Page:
How to Get Started
Are you interested in getting started with collaborative therapy? Below are the steps to getting started:
- Find a collaborative therapist: Collaborative therapists do not necessarily advertise themselves as such. A good way to find someone who offers this approach is by asking about their specific therapeutic orientation. Also, check to see if they accept insurance and consider how you may be able to pay for your sessions.
- Attend your first appointment: This appointment is the time to talk about your own goals and expectations for therapy. If you are attending therapy online, expect that your first appointment will consist of a video session. You can prepare for this appointment by thinking about what you want to discuss with your therapist and the goals you want to achieve.
Collaborative therapy, a treatment approach developed by Harlene Anderson, focuses on the development of a collaborative and egalitarian relationship between a person in therapy and their therapist to facilitate dialogues that lead to positive change. This method is significantly influenced by postmodernism, and it is used to treat individuals, families, groups, and even organizations.
People, couples, or groups seeking therapy to reach mutual understanding, improve communication, or resolve conflict may find collaborative therapy useful for exploring different perspectives.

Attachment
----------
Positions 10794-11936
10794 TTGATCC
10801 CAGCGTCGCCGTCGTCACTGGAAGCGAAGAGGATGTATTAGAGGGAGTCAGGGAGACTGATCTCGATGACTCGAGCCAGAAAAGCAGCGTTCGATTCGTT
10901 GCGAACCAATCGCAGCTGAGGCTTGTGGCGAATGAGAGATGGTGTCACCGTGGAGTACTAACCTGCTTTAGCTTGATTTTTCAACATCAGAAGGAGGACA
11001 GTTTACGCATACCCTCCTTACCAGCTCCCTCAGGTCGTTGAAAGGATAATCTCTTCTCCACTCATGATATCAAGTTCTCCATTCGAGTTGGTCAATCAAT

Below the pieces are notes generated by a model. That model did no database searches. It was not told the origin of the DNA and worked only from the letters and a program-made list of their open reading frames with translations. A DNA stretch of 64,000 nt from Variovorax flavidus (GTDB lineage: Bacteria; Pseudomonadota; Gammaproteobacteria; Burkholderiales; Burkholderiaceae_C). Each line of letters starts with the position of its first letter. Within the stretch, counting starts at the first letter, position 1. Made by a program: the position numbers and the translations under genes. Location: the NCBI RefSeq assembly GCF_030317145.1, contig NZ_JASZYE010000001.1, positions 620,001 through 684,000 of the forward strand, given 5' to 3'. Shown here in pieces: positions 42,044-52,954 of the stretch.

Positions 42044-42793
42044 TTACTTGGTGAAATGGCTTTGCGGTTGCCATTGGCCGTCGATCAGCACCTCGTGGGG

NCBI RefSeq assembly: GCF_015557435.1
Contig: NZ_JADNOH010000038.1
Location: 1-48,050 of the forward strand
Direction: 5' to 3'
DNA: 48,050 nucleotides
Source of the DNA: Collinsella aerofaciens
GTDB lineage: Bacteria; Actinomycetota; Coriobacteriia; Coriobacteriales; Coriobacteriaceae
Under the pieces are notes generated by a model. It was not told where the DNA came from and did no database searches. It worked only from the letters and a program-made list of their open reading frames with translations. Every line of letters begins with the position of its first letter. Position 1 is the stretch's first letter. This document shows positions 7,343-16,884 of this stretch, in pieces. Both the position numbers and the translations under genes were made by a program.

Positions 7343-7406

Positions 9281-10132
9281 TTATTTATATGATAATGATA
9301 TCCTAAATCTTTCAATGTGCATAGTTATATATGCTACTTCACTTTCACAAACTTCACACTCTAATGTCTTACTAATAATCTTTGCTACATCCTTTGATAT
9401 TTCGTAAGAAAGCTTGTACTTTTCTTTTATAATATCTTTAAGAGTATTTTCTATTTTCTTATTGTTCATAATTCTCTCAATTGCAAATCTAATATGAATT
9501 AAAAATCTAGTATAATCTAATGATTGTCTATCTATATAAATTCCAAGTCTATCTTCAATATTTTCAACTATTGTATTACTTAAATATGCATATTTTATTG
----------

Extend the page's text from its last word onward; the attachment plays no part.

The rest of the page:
History of Collaborative Therapy
Collaborative therapy was developed by Harlene Anderson over the course of her work as a therapist and through informal research with those she worked with in therapy. Interested in understanding why therapy worked for some people and not others, Anderson sought to discover what facilitated the transformation process of therapy and the types of conversations therapists could have with people in therapy to help them feel hopeful. Anderson conducted part of her informal research by engaging in discussions with conversational partners, including colleagues, people in therapy, and students. Through these dialogues, she developed the postmodern collaborative approach that collaborative therapy is grounded in.
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Theory and Principles of Collaborative Therapy
The foundation of collaborative therapy is postmodernism, a philosophical approach advocating both a skeptical attitude toward knowledge and the belief that knowledge is a socially constructed concept, not a universal truth. There are two key concepts of postmodernism fundamental to collaborative therapy. The first is the idea that knowledge is fluid, created as language evolves, and thus the process of growth and learning happens through dialogue with others. The second postmodern concept influencing collaborative therapy is the idea that multiple realities exist, so there is no single correct way to see a situation. In collaborative therapy, the perspective of the person in therapy is considered equal to the therapist’s.
Anderson considers collaborative therapy more of a philosophy rather than a theory or model. The two key principles of this approach are developing a collaborative relationship between therapist and the individual in therapy and engaging in dialogues that encourage growth and change. Anderson believes collaborative therapy facilitates transformation for both the person in therapy and their therapist. As meaningful conversations occur and various perspectives are explored, both parties may acquire new knowledge and understanding.
What Is a Collaborative Therapy Session Like?